Now imagine you are a vendor at a table by yourself talking with folks to the left of you and watch as someone swipes something from the table out of the corner of your eye and slips into the vast sea of convention goers in a tremendous vendor hall. You look around and can not spot any security and can not leave your booth to chase them down in fear of having more items taken. It might even be hard to remember their face because so many people are coming to your booth. Take a moment to consider you are in cosplay and have to go anywhere by yourself for an extended period of time and find some convention goers following you for an uncomfortable distance and despite your attempts to voice your discomfort, they continue to pursue until you encounter more people and get into your car or uber. These are unfortunate situations that happen and while they may not always be able to be prevented, having any sort of help to reduce the amount it happens is appreciated.
Obviously the Phoenix Comicon staff are working their hardest and can only do so much this year after so many changes have taken place. Even with all the emails and phone calls we can make, it would only have a slight impact. Instead, I think coming together as a community might have more of an impact. If you see shady stuff happening, be vocal about it and call folks out. These vendors pour their heart and soul into their craft and every sale matters so much to them. If someone is stealing, then shout it out to them and report it when you do find security. Don’t resort to physical violence, even if you believe they deserve it, it’ll only cause more problems. Same goes for cosplayers, if you notice someone being actively harassed, call them out on it. Creeps tend to only have courage when they are isolated with their victim but if enough attention is drawn, they turn tail. Again, trust in the security to assist because I have no doubt in anyone one guard’s ability to do their job, my concern stems from not having enough security to accommodate overwhelming amount of convention goers.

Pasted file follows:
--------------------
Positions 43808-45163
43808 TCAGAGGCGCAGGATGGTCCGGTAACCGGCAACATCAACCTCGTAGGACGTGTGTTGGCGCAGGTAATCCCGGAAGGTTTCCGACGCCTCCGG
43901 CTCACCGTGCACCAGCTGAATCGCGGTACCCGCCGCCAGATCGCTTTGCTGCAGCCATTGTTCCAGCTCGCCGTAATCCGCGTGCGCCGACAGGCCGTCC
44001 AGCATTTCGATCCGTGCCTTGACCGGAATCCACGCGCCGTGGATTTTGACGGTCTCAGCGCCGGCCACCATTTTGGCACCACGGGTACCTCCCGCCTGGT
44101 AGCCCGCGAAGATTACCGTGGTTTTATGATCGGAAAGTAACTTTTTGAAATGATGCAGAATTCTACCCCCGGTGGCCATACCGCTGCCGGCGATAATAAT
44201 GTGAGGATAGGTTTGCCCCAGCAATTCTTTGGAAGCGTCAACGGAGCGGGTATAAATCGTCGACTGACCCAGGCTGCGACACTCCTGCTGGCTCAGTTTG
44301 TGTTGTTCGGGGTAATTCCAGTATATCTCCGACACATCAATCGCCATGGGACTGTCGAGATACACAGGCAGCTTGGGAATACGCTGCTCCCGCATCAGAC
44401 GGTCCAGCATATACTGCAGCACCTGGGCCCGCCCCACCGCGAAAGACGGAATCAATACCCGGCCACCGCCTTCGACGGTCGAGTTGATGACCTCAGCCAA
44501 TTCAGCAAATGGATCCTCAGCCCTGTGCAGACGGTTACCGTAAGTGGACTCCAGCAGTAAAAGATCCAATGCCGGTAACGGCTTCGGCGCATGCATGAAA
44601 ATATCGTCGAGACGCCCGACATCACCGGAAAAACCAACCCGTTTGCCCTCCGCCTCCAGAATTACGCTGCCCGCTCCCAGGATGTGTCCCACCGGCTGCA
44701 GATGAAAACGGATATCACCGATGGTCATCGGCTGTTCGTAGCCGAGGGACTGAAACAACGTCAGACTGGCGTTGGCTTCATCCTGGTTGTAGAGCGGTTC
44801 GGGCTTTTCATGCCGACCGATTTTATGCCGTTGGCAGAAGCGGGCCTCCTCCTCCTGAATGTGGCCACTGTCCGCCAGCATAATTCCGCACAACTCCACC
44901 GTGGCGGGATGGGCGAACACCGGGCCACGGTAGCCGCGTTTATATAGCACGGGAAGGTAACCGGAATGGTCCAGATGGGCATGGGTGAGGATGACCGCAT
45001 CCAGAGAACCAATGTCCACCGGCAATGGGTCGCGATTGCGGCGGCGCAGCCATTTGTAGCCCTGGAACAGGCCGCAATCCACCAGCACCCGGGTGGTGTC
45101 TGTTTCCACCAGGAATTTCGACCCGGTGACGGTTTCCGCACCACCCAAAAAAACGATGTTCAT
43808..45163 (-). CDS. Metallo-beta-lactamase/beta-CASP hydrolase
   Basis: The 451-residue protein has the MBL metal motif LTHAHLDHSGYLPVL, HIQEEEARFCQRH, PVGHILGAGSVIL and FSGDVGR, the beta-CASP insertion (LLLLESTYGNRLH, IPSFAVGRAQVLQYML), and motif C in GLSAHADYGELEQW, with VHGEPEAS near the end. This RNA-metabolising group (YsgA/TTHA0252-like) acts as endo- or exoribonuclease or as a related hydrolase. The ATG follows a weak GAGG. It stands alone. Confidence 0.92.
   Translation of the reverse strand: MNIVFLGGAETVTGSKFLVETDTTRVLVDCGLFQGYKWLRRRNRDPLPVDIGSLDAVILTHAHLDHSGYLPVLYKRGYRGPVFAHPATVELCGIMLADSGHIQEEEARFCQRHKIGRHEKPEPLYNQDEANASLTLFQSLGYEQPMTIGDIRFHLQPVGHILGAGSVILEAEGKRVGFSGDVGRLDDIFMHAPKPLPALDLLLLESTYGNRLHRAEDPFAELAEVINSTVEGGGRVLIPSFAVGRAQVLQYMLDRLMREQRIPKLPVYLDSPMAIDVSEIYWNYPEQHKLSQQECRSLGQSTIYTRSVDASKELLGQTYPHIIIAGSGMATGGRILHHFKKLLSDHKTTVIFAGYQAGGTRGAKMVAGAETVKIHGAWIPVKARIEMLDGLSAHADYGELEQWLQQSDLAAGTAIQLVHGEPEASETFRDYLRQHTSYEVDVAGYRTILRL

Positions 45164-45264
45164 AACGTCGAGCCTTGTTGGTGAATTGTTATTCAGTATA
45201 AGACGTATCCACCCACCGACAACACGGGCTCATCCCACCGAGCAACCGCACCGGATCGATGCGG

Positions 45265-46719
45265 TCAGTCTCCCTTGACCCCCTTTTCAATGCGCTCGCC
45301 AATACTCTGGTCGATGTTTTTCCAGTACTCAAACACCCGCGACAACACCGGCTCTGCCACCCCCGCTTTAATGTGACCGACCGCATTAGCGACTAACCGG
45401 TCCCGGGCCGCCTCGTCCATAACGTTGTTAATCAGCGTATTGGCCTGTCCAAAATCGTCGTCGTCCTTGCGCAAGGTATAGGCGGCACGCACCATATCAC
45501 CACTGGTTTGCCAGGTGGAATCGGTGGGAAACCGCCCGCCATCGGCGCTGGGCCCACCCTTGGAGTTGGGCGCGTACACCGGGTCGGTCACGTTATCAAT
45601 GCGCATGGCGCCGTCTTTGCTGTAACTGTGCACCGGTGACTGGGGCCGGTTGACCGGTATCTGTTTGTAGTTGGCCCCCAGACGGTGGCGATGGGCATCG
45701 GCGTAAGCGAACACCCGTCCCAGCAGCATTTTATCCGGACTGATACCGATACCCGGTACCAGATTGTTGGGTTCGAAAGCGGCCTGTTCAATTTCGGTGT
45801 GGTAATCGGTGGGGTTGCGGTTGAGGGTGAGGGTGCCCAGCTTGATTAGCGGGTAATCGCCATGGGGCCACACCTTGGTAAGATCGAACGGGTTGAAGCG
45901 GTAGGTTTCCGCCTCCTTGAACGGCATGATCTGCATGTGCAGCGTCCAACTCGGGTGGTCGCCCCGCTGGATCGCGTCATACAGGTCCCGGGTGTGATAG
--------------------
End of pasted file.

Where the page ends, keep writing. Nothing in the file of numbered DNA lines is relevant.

If you have thoughts of theft or harassment for Phoenix Comicon, I urge you with every single fiber in my being to reconsider. You’ll find nothing but disappointment and possible legal action for such little gain. Just go and have fun and focus on being with your friends, the trouble you have in mind isn’t worth it. If you really want something from a vendor, talk with them about it and, who knows? They might be willing to make a deal or even hold an item until you can afford it! But stealing is an absolute disrespect to the artist, you know your parents raised you better than that. When it comes to cosplayers, treat them as you would your cousin and respect them.
Ultimately, we here in the Arizona geek community are one big family. We all go to the same events, enjoy the same entertainment, come from similar backgrounds and so much more. We need to help lift one another up whenever we are at our most vulnerable, especially during such times that we should focus on rejoicing on such a fantastic event such as Phoenix Comicon! Once again, it is never my intention to speak ill of Phoenix Comicon or its staff so please do not misunderstand my message. Security concerns will always be an issue no matter the event or how much preparation there is and they will only grow every year because Phoenix Comicon gets better and better with age. I can only hope this article inspires even just a small bit of understanding and motivation to look out for one another to ensure we all have a fantastic time!
Despite this PSA, you should know that Phoenix Comicon is a wonderful event and I highly recommend checking it out if you can! They have a huge line up of guests and there are wicked awesome events going on that you will not want to miss! For more information check out https://phoenixcomicon.com/
Thanks for hearing me out! I would love to hear your thoughts on this, feel free to comment below!